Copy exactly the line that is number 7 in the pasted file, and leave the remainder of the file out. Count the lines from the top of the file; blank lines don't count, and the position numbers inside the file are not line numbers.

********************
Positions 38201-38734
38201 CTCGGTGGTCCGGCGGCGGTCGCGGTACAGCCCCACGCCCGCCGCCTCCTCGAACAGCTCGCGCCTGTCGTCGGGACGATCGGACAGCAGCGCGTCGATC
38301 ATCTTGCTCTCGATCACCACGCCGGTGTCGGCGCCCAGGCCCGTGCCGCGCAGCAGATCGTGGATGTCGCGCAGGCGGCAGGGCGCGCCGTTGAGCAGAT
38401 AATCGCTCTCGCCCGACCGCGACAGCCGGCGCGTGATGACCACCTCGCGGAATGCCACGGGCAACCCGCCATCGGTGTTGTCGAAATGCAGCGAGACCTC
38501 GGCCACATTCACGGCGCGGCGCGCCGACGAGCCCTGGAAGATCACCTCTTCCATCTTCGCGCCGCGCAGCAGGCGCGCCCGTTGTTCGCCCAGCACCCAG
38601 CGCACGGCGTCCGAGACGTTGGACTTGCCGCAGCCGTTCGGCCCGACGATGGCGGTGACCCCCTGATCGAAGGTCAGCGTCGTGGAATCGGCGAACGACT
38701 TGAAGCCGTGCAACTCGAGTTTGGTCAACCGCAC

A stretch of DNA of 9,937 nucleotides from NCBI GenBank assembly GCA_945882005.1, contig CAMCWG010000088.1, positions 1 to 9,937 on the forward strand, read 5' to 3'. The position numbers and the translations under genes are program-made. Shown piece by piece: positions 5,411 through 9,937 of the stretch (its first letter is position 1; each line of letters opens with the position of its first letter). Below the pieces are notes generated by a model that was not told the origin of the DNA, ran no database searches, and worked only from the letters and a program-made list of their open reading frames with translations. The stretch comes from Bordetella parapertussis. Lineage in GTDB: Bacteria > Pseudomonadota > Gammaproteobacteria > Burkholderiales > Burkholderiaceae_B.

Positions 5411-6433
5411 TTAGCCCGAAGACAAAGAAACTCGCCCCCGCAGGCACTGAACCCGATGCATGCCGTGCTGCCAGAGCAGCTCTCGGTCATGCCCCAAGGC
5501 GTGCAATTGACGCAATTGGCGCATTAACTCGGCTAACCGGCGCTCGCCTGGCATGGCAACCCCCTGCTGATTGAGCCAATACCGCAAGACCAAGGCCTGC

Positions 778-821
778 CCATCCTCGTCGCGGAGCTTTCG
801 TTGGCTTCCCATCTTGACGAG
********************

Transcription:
38701 TGAAGCCGTGCAACTCGAGTTTGGTCAACCGCAC